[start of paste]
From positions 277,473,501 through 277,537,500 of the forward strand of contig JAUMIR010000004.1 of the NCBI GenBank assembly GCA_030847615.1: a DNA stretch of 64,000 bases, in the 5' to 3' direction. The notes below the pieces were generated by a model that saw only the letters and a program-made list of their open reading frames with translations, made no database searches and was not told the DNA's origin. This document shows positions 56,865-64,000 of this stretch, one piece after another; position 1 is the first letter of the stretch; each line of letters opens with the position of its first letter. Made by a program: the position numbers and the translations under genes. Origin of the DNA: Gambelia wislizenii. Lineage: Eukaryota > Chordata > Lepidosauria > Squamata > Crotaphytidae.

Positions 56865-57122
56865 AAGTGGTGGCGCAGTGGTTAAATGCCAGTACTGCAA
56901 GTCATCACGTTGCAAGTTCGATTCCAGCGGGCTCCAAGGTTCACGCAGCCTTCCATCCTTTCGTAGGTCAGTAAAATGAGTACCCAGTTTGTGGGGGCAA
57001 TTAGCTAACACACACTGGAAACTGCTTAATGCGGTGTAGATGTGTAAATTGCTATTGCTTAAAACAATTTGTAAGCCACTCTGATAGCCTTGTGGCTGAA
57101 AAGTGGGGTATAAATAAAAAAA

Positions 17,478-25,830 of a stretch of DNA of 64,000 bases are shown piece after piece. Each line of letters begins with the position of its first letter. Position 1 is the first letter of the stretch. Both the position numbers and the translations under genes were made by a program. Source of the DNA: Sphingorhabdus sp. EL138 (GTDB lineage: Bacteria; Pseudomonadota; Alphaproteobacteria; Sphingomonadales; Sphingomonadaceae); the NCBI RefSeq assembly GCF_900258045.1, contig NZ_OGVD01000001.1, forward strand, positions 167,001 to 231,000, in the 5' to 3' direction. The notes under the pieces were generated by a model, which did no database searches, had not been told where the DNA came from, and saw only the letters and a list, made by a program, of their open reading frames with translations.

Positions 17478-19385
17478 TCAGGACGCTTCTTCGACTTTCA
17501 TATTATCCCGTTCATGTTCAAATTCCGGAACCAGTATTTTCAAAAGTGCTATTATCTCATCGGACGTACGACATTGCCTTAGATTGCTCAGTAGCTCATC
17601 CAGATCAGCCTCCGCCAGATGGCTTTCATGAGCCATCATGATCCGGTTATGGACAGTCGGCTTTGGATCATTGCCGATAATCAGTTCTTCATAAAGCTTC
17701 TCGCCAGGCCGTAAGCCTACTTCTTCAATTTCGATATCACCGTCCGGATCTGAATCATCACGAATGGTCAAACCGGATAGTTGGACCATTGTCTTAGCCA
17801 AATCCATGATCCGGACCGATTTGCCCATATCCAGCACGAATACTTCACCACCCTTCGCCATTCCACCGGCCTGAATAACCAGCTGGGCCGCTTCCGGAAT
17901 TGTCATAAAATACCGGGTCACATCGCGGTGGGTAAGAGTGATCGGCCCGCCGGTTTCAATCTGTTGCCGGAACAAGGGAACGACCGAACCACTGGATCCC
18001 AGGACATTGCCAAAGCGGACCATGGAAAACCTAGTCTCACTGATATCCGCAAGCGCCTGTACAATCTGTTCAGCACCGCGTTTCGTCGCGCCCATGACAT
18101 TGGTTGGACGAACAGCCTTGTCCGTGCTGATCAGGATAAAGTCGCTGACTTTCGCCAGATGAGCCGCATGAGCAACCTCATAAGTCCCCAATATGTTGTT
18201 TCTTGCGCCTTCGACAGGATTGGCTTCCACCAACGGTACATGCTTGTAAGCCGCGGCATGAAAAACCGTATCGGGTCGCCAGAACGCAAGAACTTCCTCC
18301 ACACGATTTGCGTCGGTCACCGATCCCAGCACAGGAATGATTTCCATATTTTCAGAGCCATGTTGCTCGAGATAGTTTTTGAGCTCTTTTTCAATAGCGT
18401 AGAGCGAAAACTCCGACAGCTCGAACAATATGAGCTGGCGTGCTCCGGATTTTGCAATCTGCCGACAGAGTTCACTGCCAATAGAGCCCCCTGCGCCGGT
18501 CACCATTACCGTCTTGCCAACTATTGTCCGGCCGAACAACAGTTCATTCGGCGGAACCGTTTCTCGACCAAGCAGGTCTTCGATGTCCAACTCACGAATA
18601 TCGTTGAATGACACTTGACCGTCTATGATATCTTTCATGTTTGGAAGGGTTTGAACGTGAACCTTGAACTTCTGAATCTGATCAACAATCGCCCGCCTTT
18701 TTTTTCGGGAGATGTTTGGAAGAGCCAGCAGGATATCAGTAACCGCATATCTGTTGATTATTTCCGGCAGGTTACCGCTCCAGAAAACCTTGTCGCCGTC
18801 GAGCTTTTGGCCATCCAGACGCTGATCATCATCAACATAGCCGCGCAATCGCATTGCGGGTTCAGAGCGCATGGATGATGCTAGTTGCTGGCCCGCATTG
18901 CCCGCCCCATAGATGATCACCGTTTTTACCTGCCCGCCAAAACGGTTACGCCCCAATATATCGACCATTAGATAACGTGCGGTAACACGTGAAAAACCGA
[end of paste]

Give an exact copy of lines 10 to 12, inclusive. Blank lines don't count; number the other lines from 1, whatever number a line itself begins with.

17501 TATTATCCCGTTCATGTTCAAATTCCGGAACCAGTATTTTCAAAAGTGCTATTATCTCATCGGACGTACGACATTGCCTTAGATTGCTCAGTAGCTCATC
17601 CAGATCAGCCTCCGCCAGATGGCTTTCATGAGCCATCATGATCCGGTTATGGACAGTCGGCTTTGGATCATTGCCGATAATCAGTTCTTCATAAAGCTTC
17701 TCGCCAGGCCGTAAGCCTACTTCTTCAATTTCGATATCACCGTCCGGATCTGAATCATCACGAATGGTCAAACCGGATAGTTGGACCATTGTCTTAGCCA